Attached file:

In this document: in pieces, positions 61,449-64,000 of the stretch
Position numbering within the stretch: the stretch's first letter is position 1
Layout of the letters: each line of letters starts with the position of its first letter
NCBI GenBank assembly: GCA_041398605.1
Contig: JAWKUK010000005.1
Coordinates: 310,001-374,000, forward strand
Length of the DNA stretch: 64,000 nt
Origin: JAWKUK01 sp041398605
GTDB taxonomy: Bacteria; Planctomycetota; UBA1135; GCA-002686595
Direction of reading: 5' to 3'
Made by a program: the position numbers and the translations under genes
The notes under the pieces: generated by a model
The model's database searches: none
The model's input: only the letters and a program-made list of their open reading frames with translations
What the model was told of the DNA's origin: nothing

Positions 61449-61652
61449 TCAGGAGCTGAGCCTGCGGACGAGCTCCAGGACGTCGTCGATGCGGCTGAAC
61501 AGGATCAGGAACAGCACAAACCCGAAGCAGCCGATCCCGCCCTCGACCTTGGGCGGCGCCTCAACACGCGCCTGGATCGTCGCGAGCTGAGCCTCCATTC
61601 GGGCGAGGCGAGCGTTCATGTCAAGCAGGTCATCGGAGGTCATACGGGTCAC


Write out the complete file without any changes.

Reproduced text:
In this document: in pieces, positions 61,449-64,000 of the stretch
Position numbering within the stretch: the stretch's first letter is position 1
Layout of the letters: each line of letters starts with the position of its first letter
NCBI GenBank assembly: GCA_041398605.1
Contig: JAWKUK010000005.1
Coordinates: 310,001-374,000, forward strand
Length of the DNA stretch: 64,000 nt
Origin: JAWKUK01 sp041398605
GTDB taxonomy: Bacteria; Planctomycetota; UBA1135; GCA-002686595
Direction of reading: 5' to 3'
Made by a program: the position numbers and the translations under genes
The notes under the pieces: generated by a model
The model's database searches: none
The model's input: only the letters and a program-made list of their open reading frames with translations
What the model was told of the DNA's origin: nothing

Positions 61449-61652
61449 TCAGGAGCTGAGCCTGCGGACGAGCTCCAGGACGTCGTCGATGCGGCTGAAC
61501 AGGATCAGGAACAGCACAAACCCGAAGCAGCCGATCCCGCCCTCGACCTTGGGCGGCGCCTCAACACGCGCCTGGATCGTCGCGAGCTGAGCCTCCATTC
61601 GGGCGAGGCGAGCGTTCATGTCAAGCAGGTCATCGGAGGTCATACGGGTCAC